Now imagine what Apple could do by pairing that Apple Watch sleep tracking data with your MacBook or iPhone. Apple has argued for a while now that blue hues from your devices affect your sleep quality, so what if the sleep tracking data from Apple Watch was used by your iPhone, or even Mac, to automatically and gradually dial down those blue hues as you approached your bedtime, as determined by watching your trends.
Going to the gym with the Apple Watch is currently a little frustrating. You have to open up the Workout app and choose your workout. Day after day, week after week, month after month. It’s come to the point where I just open up the Workout app and click a generic “Other” that pools everything together.
Instead, Apple should add the ability for Apple Watch to automatically track what workout you’re doing and launch the Workout exercise automatically. Apple is all about things that “just work,” and what’s a better watch equivalent to that than auto-tracking workouts?
Plenty of other devices, from the likes of Fitbit and Garmin, auto-track workouts though. We’d like to see Apple introduce automatic rep and workout tracking, so we don’t need to tell it when we’ve started out on a run or begun a bout of pushups. The Apple Watch could use its gyroscope and heart rate sensor to figure out what exercise you’re doing and how many times you’ve done it. There could even be one of those activity rings to count down your reps, using Apple’s taptic engine to signify each rep.
How about some guidance?
With its three activity rings, Apple found a fairly ingenious way to get people addicted to standing every hour, meeting their calorie goal and exercising for 30 minutes. Apple’s Activity and Workout app have therefore taken in a whole bunch of health data. But what good is data by itself?
It’s time for Apple to start using all that data to advise us on how to get healthier. This happens a tiny bit, with the Watch recommending a calorie goal for the next week based on your previous week’s activity, but there’s more to be done here. It should be able to recognize what exercises you’ve done all month and recommend ways to push yourself. This can be small stuff, like nudging you to stand around longer than usual, or it could be big stuff, like workout routines and training regimens.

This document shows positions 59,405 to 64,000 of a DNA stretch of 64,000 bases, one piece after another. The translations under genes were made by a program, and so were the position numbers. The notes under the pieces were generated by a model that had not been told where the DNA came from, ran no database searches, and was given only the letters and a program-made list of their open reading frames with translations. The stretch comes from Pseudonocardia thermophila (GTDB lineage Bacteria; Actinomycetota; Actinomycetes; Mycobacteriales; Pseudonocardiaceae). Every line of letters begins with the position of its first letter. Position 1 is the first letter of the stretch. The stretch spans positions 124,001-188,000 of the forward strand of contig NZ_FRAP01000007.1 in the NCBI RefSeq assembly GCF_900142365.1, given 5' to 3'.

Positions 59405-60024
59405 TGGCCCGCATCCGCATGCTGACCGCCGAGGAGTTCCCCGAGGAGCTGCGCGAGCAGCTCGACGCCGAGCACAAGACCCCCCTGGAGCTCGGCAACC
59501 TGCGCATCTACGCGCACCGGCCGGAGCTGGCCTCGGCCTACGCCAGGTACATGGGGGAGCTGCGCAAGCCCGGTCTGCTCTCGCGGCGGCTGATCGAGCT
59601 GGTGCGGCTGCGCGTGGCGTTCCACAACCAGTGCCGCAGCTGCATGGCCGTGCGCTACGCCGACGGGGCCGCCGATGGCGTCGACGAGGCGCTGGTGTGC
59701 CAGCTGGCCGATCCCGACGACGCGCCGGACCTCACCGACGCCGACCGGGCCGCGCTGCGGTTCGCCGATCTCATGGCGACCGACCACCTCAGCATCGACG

Better music support
Ever since the second Steve Jobs era began at Apple, the company has been very much about music. From iTunes to iPod to iPhone to Apple TV, Apple attempts to make it as easy as possible to listen to all your favorite tunes. However, it’s not easy to listen to music on the Apple Watch.
First, it’s still convoluted and frustrating to sync your own music to the watch, because you can only sync music if it’s in a playlist. Second, unless you have an Apple Music complication or the Music app in your Watch dock, there’s no easy way to play it. iPhones and iPads, for comparison, have quick music navigation by swiping up on the Control Center. The Apple Watch also has a Control Center when you swipe up, but there are no playback controls here. Apple could make the Watch a helluva lot more musical solely by adding that.
Optimize, optimize, optimize
OS updates aren’t just about the big fancy features, they’re also about the small things that add up into a better experience. While watchOS has come a long way since its initial version, there are still a lot of little things that could be done to make the experience more refined.
Firstly, there is always a way to optimize watchOS 4 to be more battery efficient. Apple is already pretty consistent at this, which is why it can make thinner devices with smaller batteries yet maintain battery life. There is still plenty of progress to be done on how the Watch loads apps and how quickly it can load information for complications. Speaking of which, Apple needs to find a way to make it even easier for developers to update their apps for watchOS. Despite the operating system coming a long may, a lot of big apps are still built for watchOS 1. Why is it not easier for big developers like Twitter, Facebook, Google and more to adjust to the world of complications? Make it so.